China is now the world’s largest economy according to the World Bank, on the measure of purchasing power parity (PPP), which looks at what the local currency will actually buy, after adjusting for international exchange rates.  China’s economy will be three times the size of India’s in 2025, as it is today, but we can expect that India will close that gap in the longer term.

On an absolute dollar basis, China will be the world’s largest economy by 2024, propelled by a threefold rise in consumer spending each year from $3.5 trillion in 2014 to $10.5 trillion by 2024. This will all be part of a transition from an export-led, manufacturing economy to a more balanced economy serving Chinese consumers.

Read more: Future of China - 300 year trend that will shake the entire world. Truth about so-called "emerging markets" and future risks for China - keynote

   

What Future for Saudi Arabia? Keys to competitiveness, investment, innovation, education, diversify economy - Saudi Arabia keynote

Futurist Keynote Speaker: Posts, Slides, Videos - Future Emerging Markets, BRICS, Strategy Keynotes

Future of Saudi Arabia - keynote at Global Competitiveness Forum (GCF 2015) organised by SAGIA. Comments by Patrick Dixon, Chairman Global Change Ltd, following keynote at the Riyadh event.

With a young and rapidly growing population, a key government objective is to create several million new jobs over the next few years, for nationals rather than for migrant workers.  Indeed the future well-being of the nation may depend on being able to generate enough new jobs, particularly for those from 18-30 years old.  While national policies have been developed to encourage companies to employ local people, Saudi Arabia is also looking to stimulate growth of local business and encourage inward investment. Need a world-class keynote speaker on competitiveness in the Middle East for your event? Phone or e-mail Patrick Dixon now.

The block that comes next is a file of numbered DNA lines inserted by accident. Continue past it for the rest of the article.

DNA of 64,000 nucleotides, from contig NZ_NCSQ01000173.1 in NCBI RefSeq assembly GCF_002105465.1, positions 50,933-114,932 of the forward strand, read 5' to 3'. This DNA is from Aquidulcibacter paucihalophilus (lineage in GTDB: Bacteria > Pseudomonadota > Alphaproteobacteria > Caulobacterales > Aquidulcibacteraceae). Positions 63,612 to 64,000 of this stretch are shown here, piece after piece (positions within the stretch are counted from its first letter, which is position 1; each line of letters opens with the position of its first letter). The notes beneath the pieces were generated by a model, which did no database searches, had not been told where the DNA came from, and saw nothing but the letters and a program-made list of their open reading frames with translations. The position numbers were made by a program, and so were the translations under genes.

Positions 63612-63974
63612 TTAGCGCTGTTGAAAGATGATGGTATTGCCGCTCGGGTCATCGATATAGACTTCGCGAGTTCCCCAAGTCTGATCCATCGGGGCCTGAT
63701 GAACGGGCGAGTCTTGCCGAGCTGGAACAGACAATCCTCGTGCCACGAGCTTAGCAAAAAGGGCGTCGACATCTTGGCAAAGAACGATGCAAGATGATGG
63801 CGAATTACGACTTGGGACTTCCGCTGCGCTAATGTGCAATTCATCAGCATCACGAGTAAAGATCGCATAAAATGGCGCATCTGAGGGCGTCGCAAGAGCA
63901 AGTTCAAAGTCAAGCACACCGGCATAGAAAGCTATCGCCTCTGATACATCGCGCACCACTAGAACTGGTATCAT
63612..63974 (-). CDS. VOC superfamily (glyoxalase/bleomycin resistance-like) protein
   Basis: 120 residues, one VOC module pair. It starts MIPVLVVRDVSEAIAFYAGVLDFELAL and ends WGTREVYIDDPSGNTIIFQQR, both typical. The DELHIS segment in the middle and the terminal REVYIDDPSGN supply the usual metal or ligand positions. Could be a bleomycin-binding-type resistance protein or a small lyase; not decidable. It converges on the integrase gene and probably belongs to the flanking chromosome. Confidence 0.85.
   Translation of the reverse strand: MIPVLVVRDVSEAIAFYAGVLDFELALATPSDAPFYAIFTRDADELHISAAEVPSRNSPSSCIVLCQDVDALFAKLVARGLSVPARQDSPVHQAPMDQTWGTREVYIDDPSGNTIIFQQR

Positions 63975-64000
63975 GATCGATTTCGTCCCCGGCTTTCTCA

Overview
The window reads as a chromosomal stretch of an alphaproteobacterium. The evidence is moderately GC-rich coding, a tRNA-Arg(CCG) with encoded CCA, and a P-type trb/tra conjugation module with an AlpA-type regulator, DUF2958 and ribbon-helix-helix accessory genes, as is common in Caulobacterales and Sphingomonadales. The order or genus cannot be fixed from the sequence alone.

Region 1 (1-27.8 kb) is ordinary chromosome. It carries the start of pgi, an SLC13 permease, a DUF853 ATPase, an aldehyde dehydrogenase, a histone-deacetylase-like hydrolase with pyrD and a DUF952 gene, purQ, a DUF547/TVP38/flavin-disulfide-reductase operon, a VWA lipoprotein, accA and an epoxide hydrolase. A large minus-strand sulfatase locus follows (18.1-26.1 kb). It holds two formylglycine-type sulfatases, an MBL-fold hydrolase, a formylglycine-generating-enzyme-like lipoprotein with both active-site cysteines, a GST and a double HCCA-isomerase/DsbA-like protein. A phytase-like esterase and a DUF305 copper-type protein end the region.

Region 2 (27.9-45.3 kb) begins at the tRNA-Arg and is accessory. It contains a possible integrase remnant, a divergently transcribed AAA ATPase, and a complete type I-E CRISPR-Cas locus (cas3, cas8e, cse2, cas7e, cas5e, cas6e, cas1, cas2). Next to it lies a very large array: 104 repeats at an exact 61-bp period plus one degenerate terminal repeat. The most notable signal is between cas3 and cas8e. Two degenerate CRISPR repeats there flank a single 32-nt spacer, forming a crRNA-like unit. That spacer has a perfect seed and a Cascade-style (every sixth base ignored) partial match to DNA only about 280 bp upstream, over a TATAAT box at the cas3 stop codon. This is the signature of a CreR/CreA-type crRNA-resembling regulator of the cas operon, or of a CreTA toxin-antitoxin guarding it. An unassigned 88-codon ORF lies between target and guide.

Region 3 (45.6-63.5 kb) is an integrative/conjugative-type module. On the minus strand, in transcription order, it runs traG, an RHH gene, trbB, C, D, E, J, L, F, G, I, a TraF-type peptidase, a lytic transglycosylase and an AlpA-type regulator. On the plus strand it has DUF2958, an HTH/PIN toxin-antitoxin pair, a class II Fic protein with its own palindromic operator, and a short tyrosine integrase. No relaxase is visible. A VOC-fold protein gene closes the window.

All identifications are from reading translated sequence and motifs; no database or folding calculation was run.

Read more: What Future for Saudi Arabia? Keys to competitiveness, investment, innovation, education, diversify economy - Saudi Arabia keynote

   

Future Reform of State-Owned Enterprises in emerging markets

Futurist Keynote Speaker: Posts, Slides, Videos - Future Emerging Markets, BRICS, Strategy Keynotes

One of the greatest challenges facing emerging markets like China and Vietnam is what to do about State-Owned Enterprises, or nationally owned industries.  There are 145,000 of them in China alone. They generate 35% of China’s GDP and 43% of profits. Many of them survive only with large government subsidies, which distort national markets. They may enjoy lower tax rates than privately owned competitors. They often rely on huge bank loans at preferential rates of interest, crowding out other borrowers, discouraging investment and adding to government liabilities. So what should be done?

Read more: Future Reform of State-Owned Enterprises in emerging markets

   

Vietnam - faster growth than some other parts of Asia

Futurist Keynote Speaker: Posts, Slides, Videos - Future Emerging Markets, BRICS, Strategy Keynotes

Labour costs are only half that in China, for same job in same kind of factory.  But that only makes sense if productivity is half, which is unlikely, especially in any newly built manufacturing base.
Expect therefore that the investments will continue – although it may be a challenge to consistently top more than $10bn a year, as has been the case recently, because there are even cheaper destinations such as Myanmar that are opening up.Vietnam – time to catch up with rest of Asia.